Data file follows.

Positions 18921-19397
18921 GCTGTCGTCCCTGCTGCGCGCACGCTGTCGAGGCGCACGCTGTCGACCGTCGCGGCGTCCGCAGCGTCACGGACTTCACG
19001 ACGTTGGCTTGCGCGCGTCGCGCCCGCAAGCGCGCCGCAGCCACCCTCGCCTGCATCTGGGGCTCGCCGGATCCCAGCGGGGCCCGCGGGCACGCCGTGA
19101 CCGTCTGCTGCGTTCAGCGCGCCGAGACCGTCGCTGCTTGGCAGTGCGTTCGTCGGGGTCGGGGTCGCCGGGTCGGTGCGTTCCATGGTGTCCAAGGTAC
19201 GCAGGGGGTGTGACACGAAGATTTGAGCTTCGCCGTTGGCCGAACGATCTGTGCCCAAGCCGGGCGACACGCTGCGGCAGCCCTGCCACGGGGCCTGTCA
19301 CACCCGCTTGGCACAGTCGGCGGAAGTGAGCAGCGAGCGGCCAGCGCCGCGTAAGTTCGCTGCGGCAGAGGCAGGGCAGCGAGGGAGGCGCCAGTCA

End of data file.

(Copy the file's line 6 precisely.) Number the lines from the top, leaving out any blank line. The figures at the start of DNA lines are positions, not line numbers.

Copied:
19301 CACCCGCTTGGCACAGTCGGCGGAAGTGAGCAGCGAGCGGCCAGCGCCGCGTAAGTTCGCTGCGGCAGAGGCAGGGCAGCGAGGGAGGCGCCAGTCA